As an Asheville bankruptcy lawyer I’m occasionally asked how many chapters there are in bankruptcy. More often, I’m asked what a bankruptcy chapter is. It’s pretty simple.
The bankruptcy code is one part of the United States Code (“USC”), which encompasses all of the Federal statutes. Our federal statutes are enacted by Congress and cover everything from taxes to crimes to highways to veteran’s affairs to bankruptcy. Each big category section of the USC is called a Title. Bankruptcy falls under Title 11 of the USC. In other words, bankruptcy law is covered in Title 11 of the United States Code.
The bankruptcy code itself is divided into chapters. Currently there are 9 chapters. The first 3 chapters cover administrative matters like who can file bankruptcy, when and how a Trustee is appointed, how to handle creditor claims, etc. The remaining 6 chapters are chapters that you actually file bankruptcy under. For instance, people may tell you that they filed bankruptcy under chapter 7 or chapter 13. There are differences.
Chapter 7 is called a “straight” or “liquidation” bankruptcy. It is the only bankruptcy that is not based on a debt reorganization or repayment plan. Instead, the creditors are only paid if there are assets that can be liquidated which aren’t claimed as exempt by the Debtor, or if there are pre-bankruptcy transfers that can be “avoided” (a bankruptcy term for “set aside” or “undone”.)
With one exception, the remaining bankruptcy chapters are designed for debt reorganization or repayment plans. They are:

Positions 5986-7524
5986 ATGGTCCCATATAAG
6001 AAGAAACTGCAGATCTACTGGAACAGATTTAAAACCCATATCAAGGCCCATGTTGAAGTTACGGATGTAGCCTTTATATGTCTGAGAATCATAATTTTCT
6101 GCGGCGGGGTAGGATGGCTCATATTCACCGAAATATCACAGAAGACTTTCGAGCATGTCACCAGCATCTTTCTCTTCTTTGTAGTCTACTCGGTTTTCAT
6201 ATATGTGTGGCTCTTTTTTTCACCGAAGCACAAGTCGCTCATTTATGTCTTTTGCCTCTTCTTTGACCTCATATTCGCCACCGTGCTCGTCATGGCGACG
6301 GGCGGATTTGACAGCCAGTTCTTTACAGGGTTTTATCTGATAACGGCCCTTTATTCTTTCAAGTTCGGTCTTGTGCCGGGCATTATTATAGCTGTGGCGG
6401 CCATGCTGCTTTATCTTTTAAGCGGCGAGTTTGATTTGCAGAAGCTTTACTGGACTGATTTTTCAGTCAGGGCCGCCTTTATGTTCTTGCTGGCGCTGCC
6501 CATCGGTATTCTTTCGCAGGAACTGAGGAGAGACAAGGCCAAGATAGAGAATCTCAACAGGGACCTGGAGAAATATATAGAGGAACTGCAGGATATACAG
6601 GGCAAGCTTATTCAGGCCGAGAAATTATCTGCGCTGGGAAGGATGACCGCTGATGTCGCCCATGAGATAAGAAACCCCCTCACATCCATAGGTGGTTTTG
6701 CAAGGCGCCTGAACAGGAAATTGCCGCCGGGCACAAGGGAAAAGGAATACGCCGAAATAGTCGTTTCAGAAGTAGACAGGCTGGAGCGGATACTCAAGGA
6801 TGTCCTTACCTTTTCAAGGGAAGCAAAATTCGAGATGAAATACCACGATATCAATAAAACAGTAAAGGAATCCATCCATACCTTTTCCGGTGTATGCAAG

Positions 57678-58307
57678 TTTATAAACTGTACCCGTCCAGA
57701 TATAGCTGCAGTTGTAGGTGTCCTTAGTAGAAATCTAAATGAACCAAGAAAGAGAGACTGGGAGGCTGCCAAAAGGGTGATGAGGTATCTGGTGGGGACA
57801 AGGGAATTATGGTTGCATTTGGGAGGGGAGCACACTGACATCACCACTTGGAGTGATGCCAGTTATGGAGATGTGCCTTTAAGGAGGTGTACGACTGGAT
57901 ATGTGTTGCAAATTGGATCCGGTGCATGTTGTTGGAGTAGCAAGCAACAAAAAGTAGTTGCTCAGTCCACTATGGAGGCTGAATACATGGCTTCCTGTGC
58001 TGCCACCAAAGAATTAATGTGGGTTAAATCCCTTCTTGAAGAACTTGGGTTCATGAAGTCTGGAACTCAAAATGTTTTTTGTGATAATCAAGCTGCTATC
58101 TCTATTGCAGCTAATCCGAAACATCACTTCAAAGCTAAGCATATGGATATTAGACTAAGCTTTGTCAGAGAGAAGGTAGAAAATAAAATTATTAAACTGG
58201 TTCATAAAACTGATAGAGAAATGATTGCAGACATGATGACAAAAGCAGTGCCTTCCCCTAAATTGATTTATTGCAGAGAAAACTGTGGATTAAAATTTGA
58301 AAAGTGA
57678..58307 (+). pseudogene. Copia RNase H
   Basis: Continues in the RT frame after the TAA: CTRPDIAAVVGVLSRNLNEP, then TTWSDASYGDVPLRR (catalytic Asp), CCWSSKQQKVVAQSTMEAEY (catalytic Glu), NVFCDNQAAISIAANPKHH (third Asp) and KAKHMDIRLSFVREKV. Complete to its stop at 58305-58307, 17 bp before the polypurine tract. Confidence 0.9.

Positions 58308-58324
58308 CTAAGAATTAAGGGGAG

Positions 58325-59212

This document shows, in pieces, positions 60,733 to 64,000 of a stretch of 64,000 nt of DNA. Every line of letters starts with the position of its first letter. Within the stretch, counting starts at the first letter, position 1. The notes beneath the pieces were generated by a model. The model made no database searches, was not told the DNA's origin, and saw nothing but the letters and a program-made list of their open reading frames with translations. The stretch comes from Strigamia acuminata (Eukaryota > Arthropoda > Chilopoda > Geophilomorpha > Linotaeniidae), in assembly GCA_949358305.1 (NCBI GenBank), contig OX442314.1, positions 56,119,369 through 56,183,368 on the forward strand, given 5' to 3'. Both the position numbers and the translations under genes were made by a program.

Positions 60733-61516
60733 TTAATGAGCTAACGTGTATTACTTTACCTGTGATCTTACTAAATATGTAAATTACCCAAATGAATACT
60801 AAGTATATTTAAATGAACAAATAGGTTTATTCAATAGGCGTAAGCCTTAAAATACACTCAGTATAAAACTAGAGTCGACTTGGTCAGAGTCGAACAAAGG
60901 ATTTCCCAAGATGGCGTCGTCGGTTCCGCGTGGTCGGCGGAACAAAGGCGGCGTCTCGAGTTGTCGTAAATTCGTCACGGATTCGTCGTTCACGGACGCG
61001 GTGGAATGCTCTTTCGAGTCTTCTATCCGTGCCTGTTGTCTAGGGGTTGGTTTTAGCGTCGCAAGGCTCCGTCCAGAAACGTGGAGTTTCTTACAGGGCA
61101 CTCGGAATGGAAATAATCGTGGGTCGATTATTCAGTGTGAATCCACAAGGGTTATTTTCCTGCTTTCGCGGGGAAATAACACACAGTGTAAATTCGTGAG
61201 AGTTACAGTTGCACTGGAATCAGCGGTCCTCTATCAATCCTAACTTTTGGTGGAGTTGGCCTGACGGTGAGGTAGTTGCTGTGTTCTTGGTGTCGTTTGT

Chapter 9- A reorganization by a city or municipality.
Chapter 11- A reorganization by a business or an individual with large debts.
Chapter 12- A repayment plan by a family farmer.
Chapter 13- A consumer or “wage earner” repayment plan.
Finally, Chapter 15 deals with bankruptcies filed in foreign countries by entities with assets in the United States. In those cases, the foreign company can file a bankruptcy under Chapter 15 in order to administer its US based assets for its creditors.
Most people file chapter 7 or chapter 13. Most businesses file chapter 11. Chapter 12 cases are somewhat rare in North Carolina. Chapter 9 cases are extremely rare. The largest Chapter 9 case in history was filed by Detroit in July 2013. It had to file for bankruptcy protection in order to restructure over 18 billion dollars in debt. You may have heard about it.
You should consult with a competent bankruptcy attorney to help you decide which bankruptcy chapter is right for you. Kight Law Office, PC specializes in bankruptcy law and attorney Rod Kight can help guide you to make the decision that is right for you. Contact us today to see if we can help.